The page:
Proving that indignity, incapability of self-support, lack of self-respect are valid reasons for choosing death over life is a non trivial matter. The audience admires Ken Harrison for responding to his plight with poise and arguing his case on the hearing with wit and persuasion, as it requires a lot of self-control and patience. He despises self-pity and can not bear sympathy from people around: “...everybody makes me feel worse because I make them feel guilty”, Ken considers himself to be a burden, an individual defined primarily by his disability and it undoubtedly affects his ego. “I find the hospital’s persistent effort to maintain this shadow of life an indignity and it’s inhumane”, the metaphor used shows that Ken does not consider his life worth fighting for, as he will never be able to implement his true wishes and acquire happiness from self-realization .The author uses light to visualise the patient's misery and emphasise that, from Ken’s perspective, he “exists in a shadow” rather than “lives”. The author implies that the only thing the main character has left is his consciousness and he reasonably tries to claim the right to use it. “Only my brain functions unimpaired but even that is futile because I can’t act on any conclusions it comes to”. Ken is clearly in the power of the hospital, his vulnerable position makes the audience support his side and the “freedom theft” the authority commits reassures us in the accuracy of our decision. “Dignity starts with the man’s choice, without it it is degrading...if I can not be a man I do not wish to be a medical achievement”. This powerful point Ken states on the hearing shows that the lack of manliness and indignity takes away from the patient’s wish to continue life, as he is just being tortured by hospital’s “good intentions”, doctors’ professional “know-how's” and morals. Brian Clark leaves the audience with faith for justice, judge’s insight and hope that Ken will eventually win the case.

The patient’s interaction with the judge, Mr. Justice Millhouse, builds to the climax of the play. Brian Clark subtly implies the happy, fair denouement through the judge’s first name, even though the tension during the courtroom showdown scene is inevitable. Mr. Millhouse’s gravitas is subdued with humanity, which is why the audience instantly trusts him. The questions are tactful, his tone is calm throughout the whole discussion of Ken’s plea’s legal aspects. “However much we may sympathize with Mr. Harrison…the law instructs us to ignore it if it is a product of a disturbed or clinically depressed mind”. The judge applies personification, emphasizing the immense power of law and hospital authority. Along with that the author makes sure the audience realizes that the judge's final verdict tops any evidence claimed earlier during the hearing. In the monologue Justice Millhouse uses the verb “instructs” instead of “obligates” to remain respectful to the law, but at the same time to show that he is on Ken’s side, does not intend to be defied by medical bureaucracy and generally accepted rules and morals. “Mr. Harrison is in complete control of his faculties and I shall therefore make an order for him to be set free”. The conflict of the play is being entirely resolved on the very last sentence of Mr. Millhouse’s speech. The idiom “set free” proves that the judge is almost the only one considering Ken sane, his decision morally justified and the hospital’s attitude towards the situation inhumane. Upholding the audience’s attention, Brian Clark made us engrossed in both acts of the play and left us with the good aftertaste of satisfaction from justice Ken finally received.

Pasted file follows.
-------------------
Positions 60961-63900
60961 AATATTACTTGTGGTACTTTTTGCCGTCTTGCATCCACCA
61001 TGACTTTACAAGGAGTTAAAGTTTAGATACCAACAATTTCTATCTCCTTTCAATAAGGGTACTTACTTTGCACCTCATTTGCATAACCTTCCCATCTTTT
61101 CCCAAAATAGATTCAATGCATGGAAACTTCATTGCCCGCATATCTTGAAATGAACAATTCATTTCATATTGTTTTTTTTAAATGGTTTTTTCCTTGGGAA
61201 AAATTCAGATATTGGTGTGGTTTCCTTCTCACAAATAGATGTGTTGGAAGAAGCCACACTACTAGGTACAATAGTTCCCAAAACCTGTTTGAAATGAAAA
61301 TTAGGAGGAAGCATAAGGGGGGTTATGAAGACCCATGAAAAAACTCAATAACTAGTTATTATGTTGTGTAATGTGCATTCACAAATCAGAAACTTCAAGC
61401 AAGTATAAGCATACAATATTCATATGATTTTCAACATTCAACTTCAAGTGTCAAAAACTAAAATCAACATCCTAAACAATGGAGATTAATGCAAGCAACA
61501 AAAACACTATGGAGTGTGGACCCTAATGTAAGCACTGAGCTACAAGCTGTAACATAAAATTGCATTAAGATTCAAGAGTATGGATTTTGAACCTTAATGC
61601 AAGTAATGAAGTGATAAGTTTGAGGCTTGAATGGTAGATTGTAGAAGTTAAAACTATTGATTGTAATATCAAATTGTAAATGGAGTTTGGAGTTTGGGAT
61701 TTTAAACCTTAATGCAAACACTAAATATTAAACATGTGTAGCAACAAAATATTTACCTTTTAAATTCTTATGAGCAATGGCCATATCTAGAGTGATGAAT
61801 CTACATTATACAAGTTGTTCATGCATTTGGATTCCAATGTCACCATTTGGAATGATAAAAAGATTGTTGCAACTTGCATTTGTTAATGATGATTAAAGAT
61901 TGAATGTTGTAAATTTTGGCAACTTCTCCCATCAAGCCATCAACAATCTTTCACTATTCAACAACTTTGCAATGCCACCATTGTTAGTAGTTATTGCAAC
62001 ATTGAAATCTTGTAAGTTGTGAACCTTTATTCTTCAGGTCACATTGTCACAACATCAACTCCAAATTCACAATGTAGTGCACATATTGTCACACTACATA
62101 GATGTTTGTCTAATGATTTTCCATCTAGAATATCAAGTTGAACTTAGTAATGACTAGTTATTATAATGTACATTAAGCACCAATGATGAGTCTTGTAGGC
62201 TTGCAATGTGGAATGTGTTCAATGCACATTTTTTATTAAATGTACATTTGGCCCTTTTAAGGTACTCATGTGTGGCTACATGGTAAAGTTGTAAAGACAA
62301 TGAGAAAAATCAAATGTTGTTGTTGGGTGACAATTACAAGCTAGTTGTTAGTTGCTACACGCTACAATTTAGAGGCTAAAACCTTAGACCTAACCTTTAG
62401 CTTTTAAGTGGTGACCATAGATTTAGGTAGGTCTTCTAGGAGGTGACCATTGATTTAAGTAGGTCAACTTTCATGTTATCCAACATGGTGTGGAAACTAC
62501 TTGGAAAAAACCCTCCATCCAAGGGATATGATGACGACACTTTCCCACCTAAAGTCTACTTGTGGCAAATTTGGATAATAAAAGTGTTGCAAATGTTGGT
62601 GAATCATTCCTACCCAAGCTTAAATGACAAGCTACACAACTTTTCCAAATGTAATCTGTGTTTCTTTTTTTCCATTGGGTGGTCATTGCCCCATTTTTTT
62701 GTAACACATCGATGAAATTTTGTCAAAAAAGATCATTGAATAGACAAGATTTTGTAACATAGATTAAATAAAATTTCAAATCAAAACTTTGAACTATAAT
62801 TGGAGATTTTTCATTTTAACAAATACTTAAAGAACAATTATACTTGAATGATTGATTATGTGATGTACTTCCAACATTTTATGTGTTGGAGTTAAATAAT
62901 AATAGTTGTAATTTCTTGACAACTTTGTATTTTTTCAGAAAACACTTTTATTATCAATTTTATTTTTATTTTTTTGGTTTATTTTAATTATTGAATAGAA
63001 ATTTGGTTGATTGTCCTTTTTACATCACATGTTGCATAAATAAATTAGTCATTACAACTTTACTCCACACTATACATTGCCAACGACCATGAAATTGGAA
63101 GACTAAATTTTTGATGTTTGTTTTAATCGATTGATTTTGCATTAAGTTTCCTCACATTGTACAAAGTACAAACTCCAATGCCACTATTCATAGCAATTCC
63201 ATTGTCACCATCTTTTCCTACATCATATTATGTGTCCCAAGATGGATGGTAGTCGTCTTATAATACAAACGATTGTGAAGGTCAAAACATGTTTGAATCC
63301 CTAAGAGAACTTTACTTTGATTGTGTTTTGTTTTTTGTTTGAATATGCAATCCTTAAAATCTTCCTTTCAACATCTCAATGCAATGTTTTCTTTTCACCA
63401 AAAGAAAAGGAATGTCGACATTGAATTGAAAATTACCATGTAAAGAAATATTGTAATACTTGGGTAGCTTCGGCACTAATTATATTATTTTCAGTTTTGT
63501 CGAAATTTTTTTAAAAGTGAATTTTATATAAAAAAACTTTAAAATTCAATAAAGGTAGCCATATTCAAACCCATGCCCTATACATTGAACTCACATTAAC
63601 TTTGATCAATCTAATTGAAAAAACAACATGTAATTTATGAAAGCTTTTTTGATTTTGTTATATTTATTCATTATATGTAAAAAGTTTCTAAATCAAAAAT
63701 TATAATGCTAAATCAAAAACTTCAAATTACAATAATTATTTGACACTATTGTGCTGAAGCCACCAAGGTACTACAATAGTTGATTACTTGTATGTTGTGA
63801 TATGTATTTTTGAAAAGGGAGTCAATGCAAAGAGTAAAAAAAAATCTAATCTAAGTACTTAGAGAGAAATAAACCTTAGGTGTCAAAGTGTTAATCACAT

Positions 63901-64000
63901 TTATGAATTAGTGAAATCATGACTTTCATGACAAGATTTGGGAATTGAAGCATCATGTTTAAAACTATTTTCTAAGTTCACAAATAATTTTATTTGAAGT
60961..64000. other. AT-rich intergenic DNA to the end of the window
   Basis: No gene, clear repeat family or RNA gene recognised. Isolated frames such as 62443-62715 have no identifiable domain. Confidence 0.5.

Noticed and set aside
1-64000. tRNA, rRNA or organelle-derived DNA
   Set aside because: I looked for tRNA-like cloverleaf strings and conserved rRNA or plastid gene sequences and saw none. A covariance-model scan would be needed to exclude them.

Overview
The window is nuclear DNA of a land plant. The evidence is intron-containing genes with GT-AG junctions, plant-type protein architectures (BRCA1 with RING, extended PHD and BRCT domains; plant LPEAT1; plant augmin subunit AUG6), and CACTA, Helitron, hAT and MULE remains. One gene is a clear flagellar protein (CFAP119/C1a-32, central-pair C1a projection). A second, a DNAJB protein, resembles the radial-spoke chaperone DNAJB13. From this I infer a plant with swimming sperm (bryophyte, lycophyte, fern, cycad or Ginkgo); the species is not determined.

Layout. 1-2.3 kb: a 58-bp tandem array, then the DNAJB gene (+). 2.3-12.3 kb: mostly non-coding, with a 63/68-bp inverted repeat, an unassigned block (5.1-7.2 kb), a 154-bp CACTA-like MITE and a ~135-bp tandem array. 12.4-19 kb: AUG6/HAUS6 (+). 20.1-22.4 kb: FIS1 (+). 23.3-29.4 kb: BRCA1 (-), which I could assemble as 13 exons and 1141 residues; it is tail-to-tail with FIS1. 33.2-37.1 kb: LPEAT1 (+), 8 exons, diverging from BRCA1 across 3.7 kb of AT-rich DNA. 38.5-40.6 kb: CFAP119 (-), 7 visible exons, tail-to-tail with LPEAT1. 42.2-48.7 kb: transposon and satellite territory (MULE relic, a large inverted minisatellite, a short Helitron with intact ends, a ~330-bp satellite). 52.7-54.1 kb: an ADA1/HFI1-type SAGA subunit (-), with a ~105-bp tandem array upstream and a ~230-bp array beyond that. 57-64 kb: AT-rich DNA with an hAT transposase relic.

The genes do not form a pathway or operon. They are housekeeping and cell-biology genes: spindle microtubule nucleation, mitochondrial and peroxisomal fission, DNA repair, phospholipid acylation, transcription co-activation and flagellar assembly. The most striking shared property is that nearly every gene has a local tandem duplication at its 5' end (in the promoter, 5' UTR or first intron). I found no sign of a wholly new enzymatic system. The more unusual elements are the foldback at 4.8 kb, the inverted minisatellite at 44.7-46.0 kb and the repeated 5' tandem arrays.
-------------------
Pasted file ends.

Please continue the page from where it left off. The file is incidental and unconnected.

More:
We are the administrators of our fates. We decide our destiny. Whose life is it anyway, if not ours? The moral developed by Brian Clark in the play he wrote in 1981 stays relevant throughout decades: it takes courage to fight for the ideas we personally consider right. Individual's views are likely to not coincide with the general views of society as a whole, especially when it comes to such controversial topics like life and death. The audience admires Ken for confronting the crowd despite his physical disability, lack of supporters and power. His desire was conscious, thought through, harmless for the people around and, hence, reasonable and justified. Trying to make Ken change his mind can be compared to turning on the lights in a room for a blind person. There is no point. He can not see that "light" of what is considered moral and sane by the majority. Holding on to his decision unwaveringly, the main character does not aim to prove anyone wrong, but only free himself from suffering and get the peace he deserves. Analysing the play, we come to a conclusion that people who genuinely cared about Ken were determined to support his desire rather than keep him alive. Respect and understanding is what the main character lacked, surrounded by doctors who primarily cared about their medical licenses and covered their cowardice with “the intention to preserve their patient’s life”. Doctors’ job is life support, not death prevention. Ken did not wish to continue his life, which is why he was only hoping for humanity and sensitivity from the people around, but was forced to fight for his rights. He won the battle. He claimed the freedom that always belonged to him inherently. “The lights snap out”...